Wednesday, June 12, 2024

Maine Lawmakers Slam Suspension of Lobster Fishery Certification


US House and Senate lawmakers from Maine — as well as the state’s governor — this week criticized the Marine Stewardship Council’s decision to temporarily suspend their certification of Maine’s lobster fishery.

In its decision, MSC acknowledges that while the Maine fishery meets standards for sustainability and environmental impact and is unlikely to cause harm to right whales, it’s unable to certify any fishery that is not in compliance with federal regulations – a standard MSC believes the fishery does not meet due to ongoing litigation.

Maine Senators Susan Collins and Angus King, Representatives Chellie Pingree and Jared Golden as well as Governor Janet Mills this week said the decision “is the result of a years-long campaign from misguided environmentalist groups who seem to be hellbent on putting a proud, sustainable industry out of business without regard to the consequences of their actions.”

They further added:

“We are deeply disappointed by this action, and hope that the MSC will reconsider the decision as litigation is ongoing in the matter. Any companies purchasing Maine lobster, or people deciding to enjoy a lobster roll, should view MSC’s decision purely as a result of a continuing legal process that is no fault of the fishery or lobstermen. MSC’s own independent review found the industry to be operating sustainably. In the meantime, we will continue doing everything in our power to support the iconic Maine industry and ensure that they have the resources they need to continue complying with any federal regulations.”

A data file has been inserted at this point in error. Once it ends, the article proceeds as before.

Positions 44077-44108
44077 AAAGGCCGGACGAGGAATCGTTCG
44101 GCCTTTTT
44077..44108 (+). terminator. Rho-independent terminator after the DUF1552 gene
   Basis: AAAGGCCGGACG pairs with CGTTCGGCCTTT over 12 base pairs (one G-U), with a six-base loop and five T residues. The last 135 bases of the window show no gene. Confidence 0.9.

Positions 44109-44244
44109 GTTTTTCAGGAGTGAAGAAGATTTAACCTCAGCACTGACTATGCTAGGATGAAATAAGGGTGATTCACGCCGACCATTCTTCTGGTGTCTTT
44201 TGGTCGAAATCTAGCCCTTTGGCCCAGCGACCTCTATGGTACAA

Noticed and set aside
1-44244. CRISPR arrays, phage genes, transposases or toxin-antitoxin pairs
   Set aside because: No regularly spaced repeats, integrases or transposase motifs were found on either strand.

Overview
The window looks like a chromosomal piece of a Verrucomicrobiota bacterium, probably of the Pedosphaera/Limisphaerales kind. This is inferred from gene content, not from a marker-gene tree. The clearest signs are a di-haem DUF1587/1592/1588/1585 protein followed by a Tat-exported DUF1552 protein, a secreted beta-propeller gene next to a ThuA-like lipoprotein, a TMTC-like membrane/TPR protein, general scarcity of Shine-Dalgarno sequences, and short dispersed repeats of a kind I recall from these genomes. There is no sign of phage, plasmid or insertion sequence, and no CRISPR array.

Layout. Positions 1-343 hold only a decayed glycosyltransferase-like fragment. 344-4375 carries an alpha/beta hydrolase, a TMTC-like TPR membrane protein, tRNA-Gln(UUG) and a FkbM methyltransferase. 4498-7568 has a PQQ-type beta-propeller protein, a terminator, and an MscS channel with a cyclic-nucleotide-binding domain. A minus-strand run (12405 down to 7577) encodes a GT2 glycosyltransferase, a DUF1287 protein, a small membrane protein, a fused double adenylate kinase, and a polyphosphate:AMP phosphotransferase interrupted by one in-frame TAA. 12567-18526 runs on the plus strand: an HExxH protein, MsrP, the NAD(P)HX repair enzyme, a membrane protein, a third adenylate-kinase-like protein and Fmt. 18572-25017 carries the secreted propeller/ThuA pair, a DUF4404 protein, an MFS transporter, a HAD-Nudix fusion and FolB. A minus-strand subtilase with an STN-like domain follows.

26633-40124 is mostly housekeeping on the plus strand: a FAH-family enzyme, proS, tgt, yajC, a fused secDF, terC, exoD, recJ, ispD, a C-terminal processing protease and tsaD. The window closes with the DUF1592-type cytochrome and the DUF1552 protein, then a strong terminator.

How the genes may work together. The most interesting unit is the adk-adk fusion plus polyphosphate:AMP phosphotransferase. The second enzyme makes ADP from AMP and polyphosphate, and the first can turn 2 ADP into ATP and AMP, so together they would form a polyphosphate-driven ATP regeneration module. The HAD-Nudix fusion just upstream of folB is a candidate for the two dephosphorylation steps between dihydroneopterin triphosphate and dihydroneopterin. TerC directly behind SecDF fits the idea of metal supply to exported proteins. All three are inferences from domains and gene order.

Marine Stewardship Council Regional Director Erika Feller told The Washington Post:

“We’re hopeful and look for the opportunity to work with the fishery and others to figure out how to help them move forward. Hopefully, the fishery can regain certification.”

The council’s decision comes a month after Seafood Watch red-listed lobsters caught off Maine’s shores due to risks to North Atlantic right whales.

Gib Brogan, who leads Oceana’s conservation and protection efforts for the North Atlantic right whale, approved of the council’s decision:

“Suspension of the MSC certification is appropriate given that the lobster fishery is not upholding the required principles of sustainability or the law. Fisheries in the U.S. Atlantic, including the lobster fishery, have serious management problems. These fisheries are taking place in seasonal hotspots where North Atlantic right whales are known to be found, and they are using excessive gear, which creates an unacceptable, illegal risk of entanglement. Every rope in whale habitat poses a risk to the species. These fisheries need management attention immediately. Until the government puts proven, effective safeguards from entanglement on the water and fully complies with the Endangered Species Act and the Marine Mammal Protection Act, this fishery and North Atlantic right whales are both at risk. Currently, the catch from these fisheries cannot be considered sustainable under any definition of the word.”

John Liang
John Liang
John Liang is the News Editor at He first got the diving bug while in High School in Cairo, Egypt, where he earned his PADI Open Water Diver certification in the Red Sea off the Sinai Peninsula. Since then, John has dived in a volcanic lake in Guatemala, among white-tipped sharks off the Pacific Coast of Costa Rica, and other places including a pool in Las Vegas helping to break the world record for the largest underwater press conference.